V. rel. (m/s) 0 0 37 74 1970 2219 5343 6872 6895 6900 7567 8304 9380 9378 9122 8858 8351 6700

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4. Flight trajectory
The launcher’s attitude and trajectory are totally controlled by the two onboard computers, located in the Ariane 5 vehicle equipment bay (VEB). 7.05 seconds after ignition of the main stage cryogenic engine at T-0, the two solid-propellant boosters are ignited, enabling liftoff. The launcher first climbs vertically for 6 seconds, then rotates towards the East. It maintains an attitude that ensures the axis of the launcher remains parallel to its velocity vector, in order to minimize aerodynamic loads throughout the entire atmospheric phase, until the solid boosters are jettisoned. Once this first part of the flight is completed, the onboard computers optimize the trajectory in real time, minimizing propellant consumption to bring the launcher first to the intermediate orbit targeted at the end of the main stage propulsion phase, and then the final orbit at the end of the flight of the cryogenic upper stage. The main stage falls back off the coast of Africa in the Atlantic Ocean (in the Gulf of Guinea). On orbital injection, the launcher will have attained a velocity of approximately 9378 meters/second, and will be at an altitude of about 628 kilometers. The fairing protecting the SATMEX 6/THAICOM 5 spacecraft is jettisoned shortly after the boosters are jettisoned at about T+196 seconds. Standard Ariane 5 trajectory for geostationary transfer orbit

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5. The Ariane 5-ECA (Industrial architect: EADS SPACE Transportation)
50.5 m
SYLDA - Internal structure (EADS SPACE Transportation) • 7 versions (height: 4.6 to 6.4 m • 400 to 500 kg Fairings (Contraves Space) • 3 versions • 12.73, 13.81 or 12 m • Mass: 2 to 2.9 t

ACU - Payload adapters (2) (EADS CASA ESPACIO) • 145 kg and 95 kg

Vehicule equipment bay (EADS Astrium) • Height: 1.13 m • Mass: 950 kg • Flight control system, safety, etc

H14,6
ESC-A - Cryogenic upper stage (EADS SPACE Transportation) • Height: 4.71 m • Mass: 19 t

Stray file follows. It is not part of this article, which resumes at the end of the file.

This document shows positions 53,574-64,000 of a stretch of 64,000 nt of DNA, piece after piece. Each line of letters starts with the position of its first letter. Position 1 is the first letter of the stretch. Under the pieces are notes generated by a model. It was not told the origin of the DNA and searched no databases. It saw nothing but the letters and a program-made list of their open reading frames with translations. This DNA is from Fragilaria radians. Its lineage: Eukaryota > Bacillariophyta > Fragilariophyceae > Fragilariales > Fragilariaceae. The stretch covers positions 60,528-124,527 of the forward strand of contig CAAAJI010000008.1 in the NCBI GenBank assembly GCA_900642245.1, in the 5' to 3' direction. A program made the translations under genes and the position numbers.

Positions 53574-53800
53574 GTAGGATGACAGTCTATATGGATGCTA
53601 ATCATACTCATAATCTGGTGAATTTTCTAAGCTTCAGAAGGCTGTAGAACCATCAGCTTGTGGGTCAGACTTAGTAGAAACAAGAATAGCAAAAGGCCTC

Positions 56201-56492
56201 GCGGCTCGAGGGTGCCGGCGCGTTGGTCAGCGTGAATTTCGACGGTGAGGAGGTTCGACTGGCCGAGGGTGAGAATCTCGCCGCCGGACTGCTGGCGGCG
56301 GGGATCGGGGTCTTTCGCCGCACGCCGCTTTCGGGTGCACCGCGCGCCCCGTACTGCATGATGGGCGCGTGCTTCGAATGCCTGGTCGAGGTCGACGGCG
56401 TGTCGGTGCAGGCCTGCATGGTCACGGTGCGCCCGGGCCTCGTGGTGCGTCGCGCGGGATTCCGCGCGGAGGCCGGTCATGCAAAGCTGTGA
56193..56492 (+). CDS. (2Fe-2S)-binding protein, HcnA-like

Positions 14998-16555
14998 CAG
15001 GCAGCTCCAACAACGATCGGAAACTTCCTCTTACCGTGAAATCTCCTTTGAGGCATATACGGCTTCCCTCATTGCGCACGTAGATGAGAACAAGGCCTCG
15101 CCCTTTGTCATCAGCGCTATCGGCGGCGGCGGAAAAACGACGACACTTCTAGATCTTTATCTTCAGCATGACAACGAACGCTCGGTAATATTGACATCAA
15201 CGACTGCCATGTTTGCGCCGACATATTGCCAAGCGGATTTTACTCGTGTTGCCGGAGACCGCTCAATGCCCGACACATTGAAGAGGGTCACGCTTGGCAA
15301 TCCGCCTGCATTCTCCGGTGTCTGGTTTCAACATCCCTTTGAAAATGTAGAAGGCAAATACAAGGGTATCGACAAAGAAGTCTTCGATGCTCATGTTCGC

HM-7B (Snecma) • Thrust: 65 kN • 970 sec of propulsion

EAP - Solid Rocket boosters (EADS SPACE Transportation) • Height: 31.6 m • Mass: 280.5 t

H173
EPC - Main cryogenic stage (EADS SPACE Transportation) • 31 m long • Mass: 188.3 t

MPS - Solid Rocket motor (Europropulsion) • Average thrust: 5060 kN • Maximum thrust: 7080 kN • 130 sec of propulsion

P240
Propellants (in ton) at H 0 H: Cryogenic P: Solid

Vulcain Engine (Snecma) • Thrust 1350 kN • 540 sec of propulsion

780 tons total mass at lift-off

13.000 kN at Lift-off
(at H0 + 7 to 8 sec)

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6. The SATMEX 6 satellite

Customer Prime contractor Mission Mass Stabilization Dimensions Span in orbit Platform Payload On-board power Life time Orbital position Coverage area

SATELITES MEXICANOS, SA de CV. SPACE SYSTEMS LORAL (SS/L) Communications Total mass at lift-off Dry mass 3 axis stabilized 7.4 x 2.8 x 3.4 m 31.4 m LS 1300 bus 36 C band transponders and 24 Ku band transponder 12,690 W (end of life) 15 years 113° West CONUS, NAFTA, South America, Hawaï, the Carribean 5,456 kg 2,310 kg

Press Contact: Carmen Ochoa Satmex Tel: 5255 2629 5858 - Fax: 5255 2629 5879 E-mail : carmen.ochoa@satmex.com

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7. The THAICOM 5 satellite

Customer Prime contractor Mission Mass Stabilization Dimensions Platform Payload On-board power Life time Orbital position Coverage area

SHIN SATELLITE Alcatel Alenia Space Direct TV and telecommunications Total mass at lift-off Dry mass 3 axis stabilized at launch span in orbit SPACEBUS 3000 A 14 Ku band transponders and 25 C band transponders 5,000 W (end of life) 12 years 78.5° East Thailand, South East Asia and Global Coverage (Africa, Europe, Asia and Australia) 3.7 x 3.3 x 2.2 m 26.2 m 2,766 kg 1,220 kg